All places must do active screening and contact tracing the day you plan on skiing. Most will have an app or a website, where you must answer questions and sign that you have experienced no symptoms, have not travelled, and have not been in contact with anyone with COVID-19. Your contact information is tracked so you can be contacted in case a positive COVID case was at the trail when you were there. Look at the website of the trail you want to go to before you leave, but on the same day. You will need to either fill out a form at home (when you have good cell service), or expect to fill one out at the trail. Some places have a QR code you can scan that will take you to a website. So bring your phone.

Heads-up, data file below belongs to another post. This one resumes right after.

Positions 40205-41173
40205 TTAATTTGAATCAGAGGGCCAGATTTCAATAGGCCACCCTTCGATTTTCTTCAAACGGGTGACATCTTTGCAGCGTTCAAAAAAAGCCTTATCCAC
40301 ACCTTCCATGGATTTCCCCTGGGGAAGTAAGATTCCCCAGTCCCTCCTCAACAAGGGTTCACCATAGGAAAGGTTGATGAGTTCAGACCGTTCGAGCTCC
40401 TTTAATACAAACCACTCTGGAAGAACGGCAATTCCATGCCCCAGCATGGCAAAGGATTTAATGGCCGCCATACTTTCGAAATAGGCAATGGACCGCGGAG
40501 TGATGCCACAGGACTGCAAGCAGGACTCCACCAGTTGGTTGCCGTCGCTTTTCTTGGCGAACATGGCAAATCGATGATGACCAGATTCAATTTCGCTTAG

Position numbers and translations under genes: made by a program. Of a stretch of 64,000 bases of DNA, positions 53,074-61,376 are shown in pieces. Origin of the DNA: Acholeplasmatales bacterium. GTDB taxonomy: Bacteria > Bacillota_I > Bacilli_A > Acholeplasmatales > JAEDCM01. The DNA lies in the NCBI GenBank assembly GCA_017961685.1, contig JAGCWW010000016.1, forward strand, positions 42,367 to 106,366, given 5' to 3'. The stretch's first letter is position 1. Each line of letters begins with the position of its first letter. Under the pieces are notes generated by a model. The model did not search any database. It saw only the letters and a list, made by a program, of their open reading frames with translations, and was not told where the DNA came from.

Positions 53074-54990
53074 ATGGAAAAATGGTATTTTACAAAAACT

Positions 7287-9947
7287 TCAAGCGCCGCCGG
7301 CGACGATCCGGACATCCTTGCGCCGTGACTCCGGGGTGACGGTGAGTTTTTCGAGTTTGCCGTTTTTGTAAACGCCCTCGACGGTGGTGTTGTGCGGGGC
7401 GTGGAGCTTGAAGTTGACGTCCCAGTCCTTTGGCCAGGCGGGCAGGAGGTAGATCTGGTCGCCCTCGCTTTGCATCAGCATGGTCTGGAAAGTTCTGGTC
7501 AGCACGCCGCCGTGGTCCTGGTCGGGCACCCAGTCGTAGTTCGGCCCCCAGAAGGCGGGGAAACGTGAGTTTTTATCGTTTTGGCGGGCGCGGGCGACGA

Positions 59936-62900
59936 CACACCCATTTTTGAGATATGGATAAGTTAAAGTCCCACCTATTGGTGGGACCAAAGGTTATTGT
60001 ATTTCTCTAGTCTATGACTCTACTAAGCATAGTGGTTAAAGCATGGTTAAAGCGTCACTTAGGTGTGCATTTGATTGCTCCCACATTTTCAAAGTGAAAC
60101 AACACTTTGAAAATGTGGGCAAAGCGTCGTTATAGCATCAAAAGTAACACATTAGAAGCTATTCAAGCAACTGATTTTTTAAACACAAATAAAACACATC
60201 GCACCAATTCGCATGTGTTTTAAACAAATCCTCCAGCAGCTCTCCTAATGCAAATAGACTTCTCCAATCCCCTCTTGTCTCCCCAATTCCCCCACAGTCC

Most places I have looked at are not doing ski rentals, given that fitting requires close interactions. It might be possible to rent fat bikes or snowshoes.
This gives you a rundown of what seems to be the norm and what you should expect.
Again, check the websites before you go. There are links below.
Here are some ski trails Trakkers frequently visits, roughly categorized by geography.
These places are more likely to have snow earlier and later in the season because they are a bit farther north and/or on the Niagara escarpment.
Located on the top of the escarpment and close to Georgian Bay. The 24 km trail network offers skiing for beginners to experts. The trails are groomed and track-set daily for both classic and skating techniques. There are 7.5 km of snowshoe trails.
For conditions and protocols go to https://highlandsnordic.ca/conditions/
As of Dec 26th, 2020 Scenic Caves has suspended access to the general public to assist in reducing the spread of COVID-19. It is open to season pass holders only.